These days anyone can take a course at Stanford. All you need is access to a computer and a reasonable Internet connection.My 11 year old son just took a course at Stanford and he just watched a bunch of videos on the Internet.
This ‘bunch of videos’ is currently being heralded as the future of higher education. In the New York Times, David Brooks saw courses like the one my son took as a tsunami about to hit campuses all over the world. And he isn’t alone. Harvard’s Clay Christensen sees it as a transformative technology that will change education forever. So I wondered, what happens when someone who has grown up online encountered one of these new ventures?
The most important button for video lectures is not ‘play’ but ‘pause.’ Students can always choose to pause at a point and, say, absorb a slide. What that means is that when you are creating an online lecture, you can build this option in and go fast.
The Stanford course had assessment although, as with all these things, they were at pains to tell us that this did not constitute official accreditation. Want that from Stanford and you have to get in and show up. For online courses, no one has cracked how to verify whether an identified student is the same person as the one doing the assessment.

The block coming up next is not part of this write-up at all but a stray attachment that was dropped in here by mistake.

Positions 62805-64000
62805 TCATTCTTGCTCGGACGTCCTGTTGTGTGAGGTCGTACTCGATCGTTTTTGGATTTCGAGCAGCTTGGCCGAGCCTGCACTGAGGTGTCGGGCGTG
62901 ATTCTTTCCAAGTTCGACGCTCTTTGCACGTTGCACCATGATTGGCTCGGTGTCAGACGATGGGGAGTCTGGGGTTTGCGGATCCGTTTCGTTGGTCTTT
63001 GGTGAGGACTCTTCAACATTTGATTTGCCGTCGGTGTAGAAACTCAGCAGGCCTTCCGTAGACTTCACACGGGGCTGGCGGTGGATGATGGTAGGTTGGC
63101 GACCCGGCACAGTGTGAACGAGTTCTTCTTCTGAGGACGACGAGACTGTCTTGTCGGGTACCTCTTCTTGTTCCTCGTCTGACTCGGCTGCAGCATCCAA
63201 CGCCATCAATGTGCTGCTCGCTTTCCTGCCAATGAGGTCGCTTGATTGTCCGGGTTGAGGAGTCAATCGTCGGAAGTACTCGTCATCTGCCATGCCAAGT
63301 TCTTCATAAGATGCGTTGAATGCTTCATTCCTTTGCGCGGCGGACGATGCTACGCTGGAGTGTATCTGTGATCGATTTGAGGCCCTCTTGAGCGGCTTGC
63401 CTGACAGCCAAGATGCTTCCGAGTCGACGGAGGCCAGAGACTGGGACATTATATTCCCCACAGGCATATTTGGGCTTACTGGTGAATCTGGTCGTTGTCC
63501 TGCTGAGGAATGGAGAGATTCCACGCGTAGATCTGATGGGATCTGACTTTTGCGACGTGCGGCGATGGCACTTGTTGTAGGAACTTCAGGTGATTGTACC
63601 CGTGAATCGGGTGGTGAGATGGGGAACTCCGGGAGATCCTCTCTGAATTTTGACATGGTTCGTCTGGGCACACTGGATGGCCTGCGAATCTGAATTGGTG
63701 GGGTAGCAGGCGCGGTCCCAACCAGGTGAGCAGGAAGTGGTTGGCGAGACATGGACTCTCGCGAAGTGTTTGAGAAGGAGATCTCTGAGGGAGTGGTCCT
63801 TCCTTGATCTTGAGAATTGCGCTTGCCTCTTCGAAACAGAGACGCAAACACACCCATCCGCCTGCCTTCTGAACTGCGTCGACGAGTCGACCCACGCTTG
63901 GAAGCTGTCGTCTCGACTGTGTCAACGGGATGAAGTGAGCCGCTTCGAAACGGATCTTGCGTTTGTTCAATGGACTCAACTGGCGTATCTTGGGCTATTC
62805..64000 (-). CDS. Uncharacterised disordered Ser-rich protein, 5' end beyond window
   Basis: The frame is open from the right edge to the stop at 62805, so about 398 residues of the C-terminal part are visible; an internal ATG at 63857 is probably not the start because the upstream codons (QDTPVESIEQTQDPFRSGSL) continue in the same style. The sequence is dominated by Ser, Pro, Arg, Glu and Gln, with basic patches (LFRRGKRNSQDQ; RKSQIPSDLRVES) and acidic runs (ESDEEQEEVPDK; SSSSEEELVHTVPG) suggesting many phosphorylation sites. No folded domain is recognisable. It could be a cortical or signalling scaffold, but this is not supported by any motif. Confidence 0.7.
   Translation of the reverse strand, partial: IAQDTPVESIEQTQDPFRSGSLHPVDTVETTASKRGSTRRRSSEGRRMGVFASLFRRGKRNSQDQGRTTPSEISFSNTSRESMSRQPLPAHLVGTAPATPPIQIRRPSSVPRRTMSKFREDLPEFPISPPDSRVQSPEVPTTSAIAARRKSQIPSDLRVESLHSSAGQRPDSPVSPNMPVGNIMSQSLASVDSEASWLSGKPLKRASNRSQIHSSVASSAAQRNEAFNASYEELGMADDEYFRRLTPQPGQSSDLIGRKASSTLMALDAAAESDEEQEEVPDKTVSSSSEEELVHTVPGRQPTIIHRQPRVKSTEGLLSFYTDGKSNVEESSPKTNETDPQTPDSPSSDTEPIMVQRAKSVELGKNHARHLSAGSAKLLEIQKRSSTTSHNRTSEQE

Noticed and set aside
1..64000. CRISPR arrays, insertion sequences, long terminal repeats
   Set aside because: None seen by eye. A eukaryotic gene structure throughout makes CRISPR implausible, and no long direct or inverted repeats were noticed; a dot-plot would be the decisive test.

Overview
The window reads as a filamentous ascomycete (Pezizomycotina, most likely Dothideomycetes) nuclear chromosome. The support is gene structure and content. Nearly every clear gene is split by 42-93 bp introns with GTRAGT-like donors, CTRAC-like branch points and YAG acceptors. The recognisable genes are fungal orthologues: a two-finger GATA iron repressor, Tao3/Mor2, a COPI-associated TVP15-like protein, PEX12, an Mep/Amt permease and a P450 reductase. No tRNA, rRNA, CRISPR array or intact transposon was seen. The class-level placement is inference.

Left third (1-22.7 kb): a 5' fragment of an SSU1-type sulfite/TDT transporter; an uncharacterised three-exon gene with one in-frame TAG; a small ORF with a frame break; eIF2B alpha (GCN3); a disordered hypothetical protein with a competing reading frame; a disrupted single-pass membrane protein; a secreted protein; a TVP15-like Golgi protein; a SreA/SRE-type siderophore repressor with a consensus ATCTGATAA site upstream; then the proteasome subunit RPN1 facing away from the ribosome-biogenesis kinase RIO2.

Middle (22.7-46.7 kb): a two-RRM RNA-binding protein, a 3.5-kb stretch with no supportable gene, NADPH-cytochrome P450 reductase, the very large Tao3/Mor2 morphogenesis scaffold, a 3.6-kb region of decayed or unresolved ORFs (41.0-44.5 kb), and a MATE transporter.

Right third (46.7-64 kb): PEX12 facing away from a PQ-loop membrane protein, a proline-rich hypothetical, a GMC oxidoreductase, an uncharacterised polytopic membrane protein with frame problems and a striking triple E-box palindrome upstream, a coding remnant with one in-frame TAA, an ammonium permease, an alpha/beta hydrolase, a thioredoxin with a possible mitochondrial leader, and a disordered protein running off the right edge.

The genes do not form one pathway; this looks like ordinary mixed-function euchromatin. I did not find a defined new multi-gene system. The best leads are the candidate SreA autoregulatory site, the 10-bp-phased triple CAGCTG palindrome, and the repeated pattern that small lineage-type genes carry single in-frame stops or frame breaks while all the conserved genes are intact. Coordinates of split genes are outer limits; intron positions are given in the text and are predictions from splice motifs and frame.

Assessment and grades aside, let’s focus on the learning outcomes. Did my son actually learn anything from this? The answer is a resounding yes. As I noted the lecturers were rather dry and divorced from the real world, especially his world, but once he started he began to see applications of game theory everywhere. What is more he believed what he was learning could help him understand the world.
In the end, from this exercise I learned that online learning will require considerable investment in time and energy of academics before it really hits the mark.
There is much hype about online learning and its potential to disrupt higher education. But all we have really learned by the tens of thousands signing up is that there is tremendous demand. That itself, however, does not spell doom for higher education but should be a sign of its continuing value.
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